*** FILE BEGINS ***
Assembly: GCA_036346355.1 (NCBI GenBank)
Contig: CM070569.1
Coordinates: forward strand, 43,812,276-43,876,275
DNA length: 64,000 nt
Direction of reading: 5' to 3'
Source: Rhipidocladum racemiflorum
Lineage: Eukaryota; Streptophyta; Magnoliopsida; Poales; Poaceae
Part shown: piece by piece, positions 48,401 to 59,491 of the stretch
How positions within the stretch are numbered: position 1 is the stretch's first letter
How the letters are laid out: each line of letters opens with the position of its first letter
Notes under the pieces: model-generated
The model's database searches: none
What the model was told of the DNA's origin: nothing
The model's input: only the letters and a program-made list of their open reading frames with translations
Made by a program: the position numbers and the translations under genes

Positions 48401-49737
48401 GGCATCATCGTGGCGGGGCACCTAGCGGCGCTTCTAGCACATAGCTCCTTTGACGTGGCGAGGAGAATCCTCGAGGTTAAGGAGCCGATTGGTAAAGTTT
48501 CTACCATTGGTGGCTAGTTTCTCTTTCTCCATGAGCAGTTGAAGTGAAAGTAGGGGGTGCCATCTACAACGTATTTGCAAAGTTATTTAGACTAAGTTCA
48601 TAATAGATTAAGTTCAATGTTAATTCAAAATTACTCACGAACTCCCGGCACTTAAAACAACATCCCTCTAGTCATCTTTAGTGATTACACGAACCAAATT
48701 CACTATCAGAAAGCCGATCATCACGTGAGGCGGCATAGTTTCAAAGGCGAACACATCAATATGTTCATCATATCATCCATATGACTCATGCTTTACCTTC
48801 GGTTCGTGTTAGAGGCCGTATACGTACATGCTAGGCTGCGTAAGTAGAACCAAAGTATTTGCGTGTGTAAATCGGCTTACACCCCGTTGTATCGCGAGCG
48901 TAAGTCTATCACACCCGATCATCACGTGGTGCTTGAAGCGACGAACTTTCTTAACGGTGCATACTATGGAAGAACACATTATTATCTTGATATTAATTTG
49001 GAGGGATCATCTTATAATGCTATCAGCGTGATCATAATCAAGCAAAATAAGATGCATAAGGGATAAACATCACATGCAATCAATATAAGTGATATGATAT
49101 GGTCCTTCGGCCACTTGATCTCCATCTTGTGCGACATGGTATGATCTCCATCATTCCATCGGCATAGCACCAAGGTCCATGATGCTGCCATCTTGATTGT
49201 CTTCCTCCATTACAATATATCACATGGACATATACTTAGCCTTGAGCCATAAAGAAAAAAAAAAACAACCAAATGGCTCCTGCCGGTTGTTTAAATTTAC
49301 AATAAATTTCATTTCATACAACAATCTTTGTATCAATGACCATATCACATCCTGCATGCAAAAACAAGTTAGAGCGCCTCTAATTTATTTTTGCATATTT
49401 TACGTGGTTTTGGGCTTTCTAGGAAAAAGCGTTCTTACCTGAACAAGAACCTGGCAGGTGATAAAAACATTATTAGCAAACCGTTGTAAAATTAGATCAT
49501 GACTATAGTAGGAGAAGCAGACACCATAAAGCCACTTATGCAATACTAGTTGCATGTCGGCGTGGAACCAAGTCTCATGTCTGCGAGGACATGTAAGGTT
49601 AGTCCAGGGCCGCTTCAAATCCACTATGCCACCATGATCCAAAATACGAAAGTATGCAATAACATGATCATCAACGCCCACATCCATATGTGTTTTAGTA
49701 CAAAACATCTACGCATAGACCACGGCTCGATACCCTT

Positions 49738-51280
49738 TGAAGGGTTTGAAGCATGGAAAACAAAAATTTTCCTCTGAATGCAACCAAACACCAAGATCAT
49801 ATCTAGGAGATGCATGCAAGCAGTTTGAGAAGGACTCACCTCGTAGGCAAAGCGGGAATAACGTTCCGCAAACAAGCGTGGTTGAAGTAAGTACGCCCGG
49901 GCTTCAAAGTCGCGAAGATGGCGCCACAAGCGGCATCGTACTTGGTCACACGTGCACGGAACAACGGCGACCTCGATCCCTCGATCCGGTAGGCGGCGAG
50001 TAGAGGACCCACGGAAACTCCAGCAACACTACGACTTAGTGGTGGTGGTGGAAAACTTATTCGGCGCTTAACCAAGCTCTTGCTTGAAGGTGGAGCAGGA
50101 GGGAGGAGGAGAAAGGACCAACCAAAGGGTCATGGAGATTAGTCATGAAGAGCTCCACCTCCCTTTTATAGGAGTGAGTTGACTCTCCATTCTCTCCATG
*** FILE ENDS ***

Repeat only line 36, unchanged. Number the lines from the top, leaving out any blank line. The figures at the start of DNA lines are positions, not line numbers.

50101 GGGAGGAGGAGAAAGGACCAACCAAAGGGTCATGGAGATTAGTCATGAAGAGCTCCACCTCCCTTTTATAGGAGTGAGTTGACTCTCCATTCTCTCCATG